Background: Clinical studies on the outcome of adolescent depression beyond treatment trials are scarce.
Objective: To investigate the impact of characteristics of the depressive episode and current comorbidity on the 1-year outcome of depression.
Method: A sample of 174 consecutive adolescent psychiatric outpatients (aged 13 through 19 years) and 17 school-derived matched controls, all with unipolar depressive disorders at baseline, were reinterviewed for DSM-IV Axis I and Axis II disorders at 12 months. The study was conducted between January 1998 and May 2002.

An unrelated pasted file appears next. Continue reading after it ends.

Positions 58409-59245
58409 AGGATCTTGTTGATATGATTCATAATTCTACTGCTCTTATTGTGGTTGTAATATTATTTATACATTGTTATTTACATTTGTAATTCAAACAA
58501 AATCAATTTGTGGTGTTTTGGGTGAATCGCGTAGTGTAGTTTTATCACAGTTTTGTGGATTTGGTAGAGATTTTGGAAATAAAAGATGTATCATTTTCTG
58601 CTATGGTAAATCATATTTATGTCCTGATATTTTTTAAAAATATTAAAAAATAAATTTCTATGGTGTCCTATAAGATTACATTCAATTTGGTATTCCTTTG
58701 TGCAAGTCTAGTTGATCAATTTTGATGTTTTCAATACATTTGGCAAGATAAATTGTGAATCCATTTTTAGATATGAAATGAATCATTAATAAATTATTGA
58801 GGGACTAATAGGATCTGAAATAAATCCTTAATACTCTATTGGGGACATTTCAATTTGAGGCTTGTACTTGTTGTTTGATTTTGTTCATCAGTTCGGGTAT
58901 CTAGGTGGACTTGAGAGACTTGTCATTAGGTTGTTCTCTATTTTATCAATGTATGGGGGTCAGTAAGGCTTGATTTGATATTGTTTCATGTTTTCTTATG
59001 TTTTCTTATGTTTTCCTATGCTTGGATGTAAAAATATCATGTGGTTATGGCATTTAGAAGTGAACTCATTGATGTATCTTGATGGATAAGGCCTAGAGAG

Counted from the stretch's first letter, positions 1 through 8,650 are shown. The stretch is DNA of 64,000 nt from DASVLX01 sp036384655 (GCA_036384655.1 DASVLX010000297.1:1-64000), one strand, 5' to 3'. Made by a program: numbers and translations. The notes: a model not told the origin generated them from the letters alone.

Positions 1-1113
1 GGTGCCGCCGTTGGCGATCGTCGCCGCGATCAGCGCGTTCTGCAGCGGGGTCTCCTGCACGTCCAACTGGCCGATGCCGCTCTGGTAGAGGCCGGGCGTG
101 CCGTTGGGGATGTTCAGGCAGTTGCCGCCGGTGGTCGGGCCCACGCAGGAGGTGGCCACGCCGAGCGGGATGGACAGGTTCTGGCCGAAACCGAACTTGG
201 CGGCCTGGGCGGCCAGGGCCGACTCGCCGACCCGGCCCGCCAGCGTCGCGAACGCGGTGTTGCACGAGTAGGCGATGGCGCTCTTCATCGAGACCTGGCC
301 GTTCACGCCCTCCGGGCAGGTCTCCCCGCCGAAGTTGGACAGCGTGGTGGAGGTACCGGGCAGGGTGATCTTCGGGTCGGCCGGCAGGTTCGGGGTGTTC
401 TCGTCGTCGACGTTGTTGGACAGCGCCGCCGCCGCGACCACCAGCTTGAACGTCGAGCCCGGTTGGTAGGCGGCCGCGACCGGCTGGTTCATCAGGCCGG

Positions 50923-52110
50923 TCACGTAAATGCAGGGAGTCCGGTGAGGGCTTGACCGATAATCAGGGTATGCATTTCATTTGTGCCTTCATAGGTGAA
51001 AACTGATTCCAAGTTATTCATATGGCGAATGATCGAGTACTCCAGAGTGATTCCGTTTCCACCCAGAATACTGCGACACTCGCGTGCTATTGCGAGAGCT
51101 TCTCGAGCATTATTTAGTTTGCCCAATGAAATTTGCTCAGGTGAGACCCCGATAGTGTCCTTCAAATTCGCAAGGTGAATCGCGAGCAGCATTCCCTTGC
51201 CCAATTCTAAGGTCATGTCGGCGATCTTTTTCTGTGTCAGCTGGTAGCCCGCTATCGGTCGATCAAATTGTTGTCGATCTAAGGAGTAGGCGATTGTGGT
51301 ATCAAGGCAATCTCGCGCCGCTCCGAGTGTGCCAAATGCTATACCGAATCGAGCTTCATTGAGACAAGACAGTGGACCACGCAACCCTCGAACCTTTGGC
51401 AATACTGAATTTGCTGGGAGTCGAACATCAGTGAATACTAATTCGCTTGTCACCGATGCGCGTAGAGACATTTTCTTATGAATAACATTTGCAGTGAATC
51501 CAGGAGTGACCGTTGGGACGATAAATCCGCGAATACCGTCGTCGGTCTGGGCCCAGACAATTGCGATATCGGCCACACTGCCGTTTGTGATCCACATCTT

Results: The outpatients had equal recovery rate and episode duration but shorter time to recurrence than the controls. Among the outpatients, Axis II comorbidity predicted shorter time to recurrence (p = .02). Longer time to recovery was predicted by earlier lifetime age at onset for depression (p = .02), poor psychosocial functioning (p = .003), depressive disorder diagnosis (p <or= .05), and longer episode duration by study entry (p = .001), with an interaction between episode duration and depressive disorder diagnosis (p = .04).
Conclusions: Characteristics of depression generally predicted the outcome better than co-morbidity. Axis II comorbidity has prognostic value in adolescent depression.